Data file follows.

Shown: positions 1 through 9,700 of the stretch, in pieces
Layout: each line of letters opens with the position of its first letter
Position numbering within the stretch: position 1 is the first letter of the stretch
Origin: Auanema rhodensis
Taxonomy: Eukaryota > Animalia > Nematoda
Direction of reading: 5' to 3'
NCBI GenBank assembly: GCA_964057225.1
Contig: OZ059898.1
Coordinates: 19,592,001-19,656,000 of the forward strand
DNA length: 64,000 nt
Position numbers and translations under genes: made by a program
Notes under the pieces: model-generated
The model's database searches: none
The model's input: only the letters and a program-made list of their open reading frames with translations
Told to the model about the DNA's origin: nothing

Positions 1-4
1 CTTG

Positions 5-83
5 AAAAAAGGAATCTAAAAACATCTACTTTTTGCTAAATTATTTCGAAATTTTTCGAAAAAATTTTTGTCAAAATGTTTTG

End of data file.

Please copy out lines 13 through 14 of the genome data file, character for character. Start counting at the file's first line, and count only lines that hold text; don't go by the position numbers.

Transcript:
The model's database searches: none
The model's input: only the letters and a program-made list of their open reading frames with translations